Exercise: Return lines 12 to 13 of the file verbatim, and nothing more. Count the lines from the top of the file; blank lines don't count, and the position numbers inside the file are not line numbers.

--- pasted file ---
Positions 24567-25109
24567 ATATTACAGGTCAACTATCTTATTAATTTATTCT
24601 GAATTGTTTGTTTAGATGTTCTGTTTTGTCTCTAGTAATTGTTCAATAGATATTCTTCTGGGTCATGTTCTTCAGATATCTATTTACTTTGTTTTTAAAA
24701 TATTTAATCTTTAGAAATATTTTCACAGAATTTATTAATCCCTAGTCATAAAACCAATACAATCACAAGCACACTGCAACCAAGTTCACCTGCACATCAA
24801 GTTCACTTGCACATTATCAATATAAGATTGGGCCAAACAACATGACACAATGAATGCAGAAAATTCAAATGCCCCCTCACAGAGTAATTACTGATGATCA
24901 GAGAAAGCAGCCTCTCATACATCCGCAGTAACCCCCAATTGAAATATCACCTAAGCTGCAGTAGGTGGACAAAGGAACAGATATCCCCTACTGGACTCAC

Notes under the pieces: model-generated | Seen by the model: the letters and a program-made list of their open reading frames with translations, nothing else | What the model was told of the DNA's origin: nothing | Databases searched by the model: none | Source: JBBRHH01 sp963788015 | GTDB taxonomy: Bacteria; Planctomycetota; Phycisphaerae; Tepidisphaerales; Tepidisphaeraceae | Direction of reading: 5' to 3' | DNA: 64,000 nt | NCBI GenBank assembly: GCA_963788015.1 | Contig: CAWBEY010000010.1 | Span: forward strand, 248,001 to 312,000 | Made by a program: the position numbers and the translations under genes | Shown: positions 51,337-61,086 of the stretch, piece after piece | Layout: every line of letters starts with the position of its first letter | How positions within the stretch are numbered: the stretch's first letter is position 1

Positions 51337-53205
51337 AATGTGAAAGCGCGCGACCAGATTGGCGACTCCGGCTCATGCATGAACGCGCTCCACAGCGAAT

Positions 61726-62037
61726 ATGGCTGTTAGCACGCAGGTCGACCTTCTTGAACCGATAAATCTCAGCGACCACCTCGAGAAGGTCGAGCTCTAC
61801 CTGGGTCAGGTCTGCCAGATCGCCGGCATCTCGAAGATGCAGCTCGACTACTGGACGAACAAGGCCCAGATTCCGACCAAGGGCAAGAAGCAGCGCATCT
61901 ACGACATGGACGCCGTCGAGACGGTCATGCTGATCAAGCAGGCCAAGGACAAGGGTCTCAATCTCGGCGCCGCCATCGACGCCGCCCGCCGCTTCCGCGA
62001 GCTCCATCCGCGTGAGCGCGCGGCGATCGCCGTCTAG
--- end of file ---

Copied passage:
61801 CTGGGTCAGGTCTGCCAGATCGCCGGCATCTCGAAGATGCAGCTCGACTACTGGACGAACAAGGCCCAGATTCCGACCAAGGGCAAGAAGCAGCGCATCT
61901 ACGACATGGACGCCGTCGAGACGGTCATGCTGATCAAGCAGGCCAAGGACAAGGGTCTCAATCTCGGCGCCGCCATCGACGCCGCCCGCCGCTTCCGCGA